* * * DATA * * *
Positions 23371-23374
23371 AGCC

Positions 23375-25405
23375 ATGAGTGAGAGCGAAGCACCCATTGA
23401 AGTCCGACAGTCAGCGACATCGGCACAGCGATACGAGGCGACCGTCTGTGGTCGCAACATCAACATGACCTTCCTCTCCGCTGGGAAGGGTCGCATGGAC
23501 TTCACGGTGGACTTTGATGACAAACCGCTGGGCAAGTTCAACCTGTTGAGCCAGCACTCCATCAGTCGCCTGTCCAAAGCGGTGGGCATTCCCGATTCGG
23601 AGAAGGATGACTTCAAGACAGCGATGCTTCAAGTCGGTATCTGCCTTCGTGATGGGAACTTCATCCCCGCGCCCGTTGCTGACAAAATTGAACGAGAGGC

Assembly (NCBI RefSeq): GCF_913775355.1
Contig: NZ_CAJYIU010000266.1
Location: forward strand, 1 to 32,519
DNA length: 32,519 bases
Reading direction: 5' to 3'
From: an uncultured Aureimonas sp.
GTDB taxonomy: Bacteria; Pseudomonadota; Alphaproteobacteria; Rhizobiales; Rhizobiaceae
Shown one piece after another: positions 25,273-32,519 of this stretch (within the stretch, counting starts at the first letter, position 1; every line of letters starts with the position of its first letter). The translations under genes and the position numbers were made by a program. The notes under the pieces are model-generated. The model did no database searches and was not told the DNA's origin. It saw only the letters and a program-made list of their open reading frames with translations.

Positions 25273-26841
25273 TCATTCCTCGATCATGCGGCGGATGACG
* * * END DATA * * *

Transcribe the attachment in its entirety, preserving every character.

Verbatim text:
Positions 23371-23374
23371 AGCC

Positions 23375-25405
23375 ATGAGTGAGAGCGAAGCACCCATTGA
23401 AGTCCGACAGTCAGCGACATCGGCACAGCGATACGAGGCGACCGTCTGTGGTCGCAACATCAACATGACCTTCCTCTCCGCTGGGAAGGGTCGCATGGAC
23501 TTCACGGTGGACTTTGATGACAAACCGCTGGGCAAGTTCAACCTGTTGAGCCAGCACTCCATCAGTCGCCTGTCCAAAGCGGTGGGCATTCCCGATTCGG
23601 AGAAGGATGACTTCAAGACAGCGATGCTTCAAGTCGGTATCTGCCTTCGTGATGGGAACTTCATCCCCGCGCCCGTTGCTGACAAAATTGAACGAGAGGC

Assembly (NCBI RefSeq): GCF_913775355.1
Contig: NZ_CAJYIU010000266.1
Location: forward strand, 1 to 32,519
DNA length: 32,519 bases
Reading direction: 5' to 3'
From: an uncultured Aureimonas sp.
GTDB taxonomy: Bacteria; Pseudomonadota; Alphaproteobacteria; Rhizobiales; Rhizobiaceae
Shown one piece after another: positions 25,273-32,519 of this stretch (within the stretch, counting starts at the first letter, position 1; every line of letters starts with the position of its first letter). The translations under genes and the position numbers were made by a program. The notes under the pieces are model-generated. The model did no database searches and was not told the DNA's origin. It saw only the letters and a program-made list of their open reading frames with translations.

Positions 25273-26841
25273 TCATTCCTCGATCATGCGGCGGATGACG